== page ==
Norms don’t give flexibility for recruitment, says AIIMS Rishikesh director Prof Ravi Kant

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STALLED construction work and lack of flexibility in recruitment norms are the main reasons why there’s still some way to go before AIIMS Rishikesh becomes a preferred destination for the people of Uttarakhand, according to Prof Ravi Kant, who took charge as the institute’s director on April 15. Excerpts from an interview with The Indian Express:

Many posts for doctors and faculty are vacant in AIIMS, Rishikesh. How do you plan to resolve this situation?

There are certain bottlenecks… Had this been a private hospital, I would have got the recruitment done within 15 days. However, existing government norms do not give me the flexibility needed to get the vacant posts filled in time. The functioning here is quite complicated. We are trying to resolve these issues and are working in a concerted manner so that the results can be visible. Around 80 teachers were recruited in the past year, and we will soon be conducting interviews for recruiting more teachers for the medical college.

When will the required infrastructure be ready?

Most of the construction, including that of operation theatres, is being monitored by the central government. Currently, there are three buildings where work is stalled: the trauma centre, the nursing college, and the auditorium. The PWD will be taking over the work, which was earlier given to a private contractor, and the construction work is expected to begin soon.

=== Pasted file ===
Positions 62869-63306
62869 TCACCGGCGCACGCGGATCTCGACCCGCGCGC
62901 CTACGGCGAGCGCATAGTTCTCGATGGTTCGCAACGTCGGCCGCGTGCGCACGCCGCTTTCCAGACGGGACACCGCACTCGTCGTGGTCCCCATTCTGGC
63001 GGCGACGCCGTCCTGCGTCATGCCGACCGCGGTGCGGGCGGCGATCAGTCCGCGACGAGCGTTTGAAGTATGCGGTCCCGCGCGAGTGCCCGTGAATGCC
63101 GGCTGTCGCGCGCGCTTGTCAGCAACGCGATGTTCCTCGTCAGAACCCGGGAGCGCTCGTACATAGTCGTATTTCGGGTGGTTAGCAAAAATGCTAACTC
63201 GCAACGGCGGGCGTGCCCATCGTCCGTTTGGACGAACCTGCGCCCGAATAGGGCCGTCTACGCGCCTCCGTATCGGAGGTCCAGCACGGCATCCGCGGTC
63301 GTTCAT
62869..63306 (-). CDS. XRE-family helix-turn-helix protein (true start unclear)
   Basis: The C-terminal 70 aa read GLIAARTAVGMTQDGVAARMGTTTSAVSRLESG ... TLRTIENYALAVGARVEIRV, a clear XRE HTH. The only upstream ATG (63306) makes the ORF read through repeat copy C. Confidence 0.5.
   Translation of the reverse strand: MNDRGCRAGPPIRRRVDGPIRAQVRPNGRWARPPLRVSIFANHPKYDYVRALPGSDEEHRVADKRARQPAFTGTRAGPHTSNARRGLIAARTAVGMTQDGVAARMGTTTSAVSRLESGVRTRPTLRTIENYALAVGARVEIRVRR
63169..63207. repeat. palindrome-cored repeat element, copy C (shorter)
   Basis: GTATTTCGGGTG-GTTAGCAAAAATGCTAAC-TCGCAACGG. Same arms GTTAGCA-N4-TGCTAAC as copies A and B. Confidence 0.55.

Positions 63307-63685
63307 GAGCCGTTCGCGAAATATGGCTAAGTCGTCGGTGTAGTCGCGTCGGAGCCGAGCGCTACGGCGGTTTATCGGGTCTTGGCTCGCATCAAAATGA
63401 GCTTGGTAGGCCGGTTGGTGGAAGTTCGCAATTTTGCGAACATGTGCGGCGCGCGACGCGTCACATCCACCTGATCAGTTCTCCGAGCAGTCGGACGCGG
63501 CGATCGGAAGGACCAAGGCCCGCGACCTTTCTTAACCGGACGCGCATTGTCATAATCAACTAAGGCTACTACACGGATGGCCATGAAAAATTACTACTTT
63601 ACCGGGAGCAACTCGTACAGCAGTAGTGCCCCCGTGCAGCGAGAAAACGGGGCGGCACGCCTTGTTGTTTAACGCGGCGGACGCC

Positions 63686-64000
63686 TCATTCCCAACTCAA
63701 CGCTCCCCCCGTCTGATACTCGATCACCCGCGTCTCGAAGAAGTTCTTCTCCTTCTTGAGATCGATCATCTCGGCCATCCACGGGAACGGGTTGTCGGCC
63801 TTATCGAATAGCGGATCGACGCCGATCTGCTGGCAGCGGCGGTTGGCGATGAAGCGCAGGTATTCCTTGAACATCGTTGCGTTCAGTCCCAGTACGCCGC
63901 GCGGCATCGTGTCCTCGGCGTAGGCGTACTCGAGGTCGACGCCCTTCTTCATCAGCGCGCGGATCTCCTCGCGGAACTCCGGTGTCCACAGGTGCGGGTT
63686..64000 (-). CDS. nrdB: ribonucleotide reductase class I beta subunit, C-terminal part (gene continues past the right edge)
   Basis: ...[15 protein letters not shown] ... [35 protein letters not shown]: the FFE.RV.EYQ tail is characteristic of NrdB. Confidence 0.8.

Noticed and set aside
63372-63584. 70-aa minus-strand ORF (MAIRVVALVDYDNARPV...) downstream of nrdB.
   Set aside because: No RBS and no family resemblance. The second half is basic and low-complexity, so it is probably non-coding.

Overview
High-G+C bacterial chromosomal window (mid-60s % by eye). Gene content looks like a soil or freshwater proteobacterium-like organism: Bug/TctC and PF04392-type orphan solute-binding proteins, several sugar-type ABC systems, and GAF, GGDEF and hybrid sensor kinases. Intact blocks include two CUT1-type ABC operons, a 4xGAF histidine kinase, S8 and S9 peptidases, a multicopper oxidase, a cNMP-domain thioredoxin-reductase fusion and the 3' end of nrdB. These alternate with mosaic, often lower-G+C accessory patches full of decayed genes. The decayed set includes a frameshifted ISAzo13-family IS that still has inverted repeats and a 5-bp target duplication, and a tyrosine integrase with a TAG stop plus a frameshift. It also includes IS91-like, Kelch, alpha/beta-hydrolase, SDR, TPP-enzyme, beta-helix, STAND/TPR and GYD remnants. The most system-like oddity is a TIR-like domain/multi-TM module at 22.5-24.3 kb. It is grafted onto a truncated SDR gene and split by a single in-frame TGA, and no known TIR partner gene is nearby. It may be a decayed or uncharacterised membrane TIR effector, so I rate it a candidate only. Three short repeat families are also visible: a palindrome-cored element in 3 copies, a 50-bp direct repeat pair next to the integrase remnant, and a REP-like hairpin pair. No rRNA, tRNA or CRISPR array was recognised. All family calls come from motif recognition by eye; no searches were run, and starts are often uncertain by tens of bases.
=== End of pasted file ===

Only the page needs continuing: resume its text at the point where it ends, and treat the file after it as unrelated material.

Essential units, including the ICU, and the emergency and trauma centre, are not fully functional. Isn’t this affecting the patient footfall?

We have started the emergency and trauma centre for Char Dham pilgrims. Work on setting up a fully-functional ICU should be completed by November. Also, we will be a 1,000-bed facility by the end of December. The Uttarakhand public currently goes to Delhi for treatment.

However, I want AIIMS to become a super-speciality hospital so that the people of Uttarakhand come to AIIMS, Rishikesh for treatment.

Won’t the lack of an emergency and trauma centre affect the quality of education in PG courses?

More than 100 PG students will be joining our medical college in the coming months. We are in good condition to run the PG courses. The emergency and trauma centre, which was started on April 21, will eventually become a fully functional one. All the requirements will be fulfilled. However, I cannot mention a deadline since it is dependent on multiple factors, including construction work, which is currently stalled.


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